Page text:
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 A mobility crisis is descending on global cities

A mobility crisis will develop in many global cities in the coming decades as the rapid pace and growth of urbanisation outstrips transport infrastructure.

With 70 per cent of the world’s population estimated to be living in urban areas in 2025, there are fears that the necessary infrastructure is not there.

That’s according to Anthony Chin, Associate Professor of Transport Economics at the University of Singapore. He will be a speaker at the marcus evans Urban Transportation Planning and Integration Forum taking place on 11-12 April in Kuala Lumpur.

The challenges facing urban transportation are manifold, explains Chin. “The rapid pace and growth of urbanisation is a concern. Mobility is just one of the problems that many cities face as either there’s no money to improve it or people have run out of ideas. You don’t go on building roads because roads just add to the traffic congestion. So we basically need new ideas and take very bold action to solve this issue even if it means we have to upset a very powerful lobby, which is the car owners.”

Chin elaborates by explaining that choice architecture can help to alleviate these growing issues.

“Choice architecture is basically trying to influence people’s demand for car usage by encouraging them to use public transport. I think there is a lot of scope for trying to influence demand and usage.”

However, where a level of affluence has been achieved it is not so easy to break the strong dependency on cars.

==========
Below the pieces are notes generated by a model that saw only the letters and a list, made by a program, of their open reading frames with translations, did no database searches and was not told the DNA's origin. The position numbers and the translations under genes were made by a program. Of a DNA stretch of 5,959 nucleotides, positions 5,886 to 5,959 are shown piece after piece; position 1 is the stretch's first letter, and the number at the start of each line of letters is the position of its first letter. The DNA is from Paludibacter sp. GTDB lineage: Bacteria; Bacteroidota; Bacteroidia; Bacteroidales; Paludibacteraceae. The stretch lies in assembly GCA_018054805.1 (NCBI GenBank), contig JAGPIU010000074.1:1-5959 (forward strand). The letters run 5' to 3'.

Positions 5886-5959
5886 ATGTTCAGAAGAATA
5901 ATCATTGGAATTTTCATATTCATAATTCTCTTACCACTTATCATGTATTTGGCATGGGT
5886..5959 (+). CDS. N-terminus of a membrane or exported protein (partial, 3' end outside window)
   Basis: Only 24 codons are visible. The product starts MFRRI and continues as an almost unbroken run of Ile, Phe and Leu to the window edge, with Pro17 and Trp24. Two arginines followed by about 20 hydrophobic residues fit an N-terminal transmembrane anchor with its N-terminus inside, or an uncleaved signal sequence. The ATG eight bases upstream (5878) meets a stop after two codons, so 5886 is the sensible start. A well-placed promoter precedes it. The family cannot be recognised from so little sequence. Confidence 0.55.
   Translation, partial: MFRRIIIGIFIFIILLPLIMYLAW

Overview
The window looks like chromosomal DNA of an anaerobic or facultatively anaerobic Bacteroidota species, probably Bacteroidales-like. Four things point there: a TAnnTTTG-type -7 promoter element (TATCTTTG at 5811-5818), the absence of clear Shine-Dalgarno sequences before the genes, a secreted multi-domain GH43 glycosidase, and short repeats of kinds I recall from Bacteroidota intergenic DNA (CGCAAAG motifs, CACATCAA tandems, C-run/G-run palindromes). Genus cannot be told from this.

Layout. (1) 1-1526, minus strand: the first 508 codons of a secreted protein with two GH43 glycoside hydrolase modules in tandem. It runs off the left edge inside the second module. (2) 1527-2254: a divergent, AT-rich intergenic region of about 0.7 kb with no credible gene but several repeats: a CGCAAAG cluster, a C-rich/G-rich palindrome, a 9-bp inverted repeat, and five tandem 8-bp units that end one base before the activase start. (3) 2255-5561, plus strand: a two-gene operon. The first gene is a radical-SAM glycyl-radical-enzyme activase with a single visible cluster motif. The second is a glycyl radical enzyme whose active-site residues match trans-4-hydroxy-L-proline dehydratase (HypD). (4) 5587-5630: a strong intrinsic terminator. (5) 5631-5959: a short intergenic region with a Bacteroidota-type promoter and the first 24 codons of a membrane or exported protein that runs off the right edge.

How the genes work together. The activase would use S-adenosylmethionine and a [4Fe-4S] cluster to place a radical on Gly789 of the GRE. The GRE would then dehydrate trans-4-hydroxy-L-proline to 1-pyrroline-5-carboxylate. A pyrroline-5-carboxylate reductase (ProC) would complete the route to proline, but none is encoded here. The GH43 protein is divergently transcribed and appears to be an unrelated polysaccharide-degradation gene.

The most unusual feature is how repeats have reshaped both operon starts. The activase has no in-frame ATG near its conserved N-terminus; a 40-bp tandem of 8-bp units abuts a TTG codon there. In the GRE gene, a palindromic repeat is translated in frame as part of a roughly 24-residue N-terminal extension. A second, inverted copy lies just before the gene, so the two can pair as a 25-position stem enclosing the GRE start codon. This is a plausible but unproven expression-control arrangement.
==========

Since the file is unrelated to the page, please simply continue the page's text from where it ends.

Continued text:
“In western economies where you have attained a certain income-level, almost every other person has a car and it’s not a big issue but in developing countries and in Asia, the car is not just for mobility and flexibility and convenience - it’s also a status symbol.

The dependency on cars is huge. Choice architecture or behaviour economics where there is an attempt to get people from cars whether by the route of changing values we’ll have to test this and see.”

Moving away from traditional methods like land use planning, which is important, road pricing, public transportation, providing travel alternatives is very important, he says.

“By getting employers to change work-start times and having flexible working hours that influences the time that people are on the road. It’s a multi disciplinary, multi-pronged approach. Economics, sociology or psychology alone will not solve everything.”

Urban transportation in 20 years time has to be public transport orientated, Chin adds.

“It has to be high density land use development. Many people are against that but we have to go for Manhattanisation, if there’s such a word, of our cities. You cannot have urban sprawl anymore.”

The marcus evans Urban Transportation Planning and Integration Forum will take place in Kuala Lumpur from 11-12 April.





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